Kalpana Zokarkar

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An accomplished classical singer, Kalpana carries the rich heritage of Ustad Rajab Ali khan Saheb through her father & guru Shri.Krishnarao (Mamasaheb) Mujumdar.

Gifted with an extremely melodious voice, Kalpana’s highly imaginative combination of swaras are pleasing and appealing to knowledgeable listeners as well as those not familiar with intricacies of classical music. Born in Indore, Kalpana has passed her M.A. in music securing a gold medal. She has the rare honour of receiving a gold medal in light classical music and silver medal in light music in the same year in the AIR competitions an at early age.These have been followed by numerous awards and honours over the past 30 years of concert performances.

Besides intensive training in khayal gayaki under her father,She has taken guidance from (Late) Dr.Sushila Pohankar & Shri.V.U.Rajurkar in other music forms.

Kalpana has an equal command over the classical and light classical styles of music.

She renders Khayal as well as Thumari, Tappa, Dadra, Hori, Kajri, Jhoola, Natyasangeet, Abhang & Bhajan with equal authority.Kalpana has won accolades and praise from senior artists like

Pt. Bhimsen Joshi, Pt. Shivkumar Sharma, Smt.Malini Rajurkar, Pt.Kishan Maharaj , Dr. Prabha Atre and so on.

Text credits : http://kalpanazokarkar.com/profile.html

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Siddheshwari Devi

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Siddheswari Devi (1908–1976) was a Hindustani singer from Varanasi, India, known as Maa (mother). Born in 1908, she lost her parents early and was brought up by her aunt, the noted singer Rajeshwari Devi.

Despite living in a musical household, Siddheswari came to music by accident. Rajeshwari had arranged musical training for her own daughter, Kamleshwari, while Siddheswari would do small chores around the house. Once, while the noted sarangi player Siyaji Mishra was teaching Kamleshwari, she was unable to repeat the tappa that she was being taught. Rajeshwari ran out of patience, and started to cane Kamleshwari, who cried out for help.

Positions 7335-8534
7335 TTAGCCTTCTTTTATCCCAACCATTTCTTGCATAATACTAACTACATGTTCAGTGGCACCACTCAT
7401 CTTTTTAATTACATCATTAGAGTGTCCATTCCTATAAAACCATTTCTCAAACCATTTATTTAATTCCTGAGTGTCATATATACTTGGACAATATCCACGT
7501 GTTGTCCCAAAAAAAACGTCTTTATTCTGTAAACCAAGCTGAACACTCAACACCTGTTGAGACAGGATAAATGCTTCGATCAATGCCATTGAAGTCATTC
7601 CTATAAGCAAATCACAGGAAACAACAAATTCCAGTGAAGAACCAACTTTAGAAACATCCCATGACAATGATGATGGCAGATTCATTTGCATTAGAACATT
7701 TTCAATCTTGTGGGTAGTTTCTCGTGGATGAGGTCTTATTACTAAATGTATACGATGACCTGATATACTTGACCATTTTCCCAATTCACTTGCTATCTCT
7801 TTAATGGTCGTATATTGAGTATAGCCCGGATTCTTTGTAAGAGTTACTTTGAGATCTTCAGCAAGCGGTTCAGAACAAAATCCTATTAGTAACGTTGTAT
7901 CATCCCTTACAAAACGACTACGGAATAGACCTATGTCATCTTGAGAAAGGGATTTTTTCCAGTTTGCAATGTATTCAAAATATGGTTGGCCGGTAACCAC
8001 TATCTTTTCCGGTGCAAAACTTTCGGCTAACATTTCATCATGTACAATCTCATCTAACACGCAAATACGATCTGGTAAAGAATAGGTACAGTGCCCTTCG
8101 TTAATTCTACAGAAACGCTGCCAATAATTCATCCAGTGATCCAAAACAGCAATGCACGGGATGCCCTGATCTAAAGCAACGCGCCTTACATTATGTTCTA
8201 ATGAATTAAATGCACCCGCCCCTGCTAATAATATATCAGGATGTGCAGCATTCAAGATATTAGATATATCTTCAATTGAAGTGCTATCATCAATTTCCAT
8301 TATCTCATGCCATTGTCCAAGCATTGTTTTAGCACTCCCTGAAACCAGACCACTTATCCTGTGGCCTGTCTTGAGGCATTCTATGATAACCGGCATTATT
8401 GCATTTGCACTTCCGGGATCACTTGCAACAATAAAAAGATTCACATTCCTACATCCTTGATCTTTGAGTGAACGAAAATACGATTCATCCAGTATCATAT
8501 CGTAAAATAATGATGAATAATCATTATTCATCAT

The only person to help her was her close friend Siddheswari, who ran from the kitchen to hug her cousin, and took the thrashing on her own body. At this point, Siddheswari told her weeping cousin, “It’s not so difficult to sing what Siyaji Maharaj was telling you.” Siddheswari then showed her how to sing it, performing the whole tune perfectly, much to the amazement of everyone.

The next day, Siyaji Maharaj came to Rajeshwari, and asked to adopt Siddheswari into his own family (they were childless). So Siddheswari moved in with the couple, eventually becoming a great friend and support for them.

This moving incident was very vivid in Siddheswari’s mind, and is detailed in the biography Maa co-authored by her daughter Savita Devi.[1]

Musical career

Subsequently she also trained under Rajab Ali Khan of Dewas and Inayat Khan of Lahore, but considered her guru mainly Bade Ramdas.

She sang khyal, thumri (her forte) and short classical forms as dadra, chaiti, kajri etc. On several occasions she would sing perform through the night, for example on the overnight boating expeditions of Maharaja of Darbhanga.[1]

In 1989, noted director Mani Kaul has made an award winning documentary, Siddheshwari, on her life[2]

She won many accolades during her career, including:

She died in 1976. Her daughter Savita Devi is also a musician and lives in Delhi.

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Text credits :  https://en.wikipedia.org/wiki/Siddheshwari_Devi